The book is memorable and remarkable because of its unique legacy in story. Remember it was published in 1900. What an imagination Baum had. I remember a Victorian fantasy story which was written by George MacDonald, Phantastes. I do not think there were many others like it.

So often films are not better than the book. In this case, I believe the film enhanced the book and complimented it. It certainly gave it a timeless quality.

For the book, I knew what to expect. It was fun to spot the differences. I will not share in review those differences but let the readers find them.

The Wonderful Wizard of Oz is a splendid story of moral teaching, adventure, friendship, and endurance.

It has internal and external conflicts.

It has memorable and fascinating characters.

The book I have rated very good. I rate the film excellent.

Unfortunately, there is a popup ad right on the screen.

[Review] The Boxcar Children, Book One by Gertrude C. Warner

Publisher and Publication Date: Originally published by Rand McNally and Company in 1924. E-book created in 2014 by South Oxford Press.
Genre: Children’s fiction. Mystery. Grades 2nd to 6th.
Pages: 160.
Format: E-Book.
Source: Kindle. Amazon purchase.
Audience: Readers of children’s stories.
Rating: Good.

My e-book copy is no longer available at Amazon.

It is available at Project Gutenberg.

Website for The Boxcar Children.

The first 19 books were written by the original creator, Gertrude C. Warner. Other writers have written the continued stories in the series but acknowledge Warner as the creator. Most of the stories are mystery. A few of the stories are considered special. As of the newest book set for publication in March of 2023, there are 161 books.

Summary:

Four siblings are left as orphans. Their names are Henry, Jess, Violet, and Benny. They leave their home not knowing exactly what they should do. They find an abandoned box car and live in it. They stay together. They work together to find things to use in their new home. Henry has a little paying job. Things go well with the children until Violet becomes sick.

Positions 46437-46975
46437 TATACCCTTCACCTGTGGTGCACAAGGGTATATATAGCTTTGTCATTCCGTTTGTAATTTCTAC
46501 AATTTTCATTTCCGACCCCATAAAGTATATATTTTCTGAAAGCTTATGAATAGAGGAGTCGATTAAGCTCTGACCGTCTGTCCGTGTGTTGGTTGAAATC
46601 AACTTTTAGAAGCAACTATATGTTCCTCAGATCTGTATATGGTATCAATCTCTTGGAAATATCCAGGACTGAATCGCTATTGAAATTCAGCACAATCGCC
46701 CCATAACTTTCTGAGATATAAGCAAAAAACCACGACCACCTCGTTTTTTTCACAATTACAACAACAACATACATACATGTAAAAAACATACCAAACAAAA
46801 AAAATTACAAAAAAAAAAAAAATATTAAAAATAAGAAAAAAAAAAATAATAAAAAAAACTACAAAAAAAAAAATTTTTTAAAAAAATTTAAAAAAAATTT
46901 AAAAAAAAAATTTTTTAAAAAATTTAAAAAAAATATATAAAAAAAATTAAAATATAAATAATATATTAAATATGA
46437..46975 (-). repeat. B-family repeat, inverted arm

The time period for the story is about the time it was written, 1924.

My Thoughts:

The Boxcar Children, book one, is a first time to read for me.

I’d heard of the book and further stories written because my eldest son had read a few of them. I’d also heard reviewers remark about the books. On my Kindle there are seven children’s stories. Actually, one of them has all twelve books in that series, Five Little Peppers. So, a final total of 19 children’s stories to read. I’m determined to read all of them this year.

I am a member of a classics reading challenge that is a Facebook group. For the month of January, the classic to read is a Children’s book, but I will be reading several.

I like this story. I am not in love with it.

The Boxcar Children is a story with moral and teaching points. It is endearing. It is sweet and innocent despite the children’s circumstance and plight.

I love how the children look out for one another. I love how they work together to overcome obstacles.

There is a closure of sorts at the ending because the children now have a better hope for the future.

Quote of the Week

“There was a time when meadow, grove, and stream,
The earth, and every common sight,
To me did seem
Appareled in celestial light,
The glory and the freshness of a dream.
It is not now as it hath been of yore;-
Turn wheresoe’er I may,
By night or day,
The things which I have seen I now can see no more.”

“Ode: Intimations of Immortality, from Recollections of Early Childhood.” Stanza 1.

William Wordsworth [1770-1850]

Bartlett’s Familiar Quotations” by John Bartlett.
Published by Little, Brown and Company, 1955. Page 408.

To read the full poem: Poetry Foundation.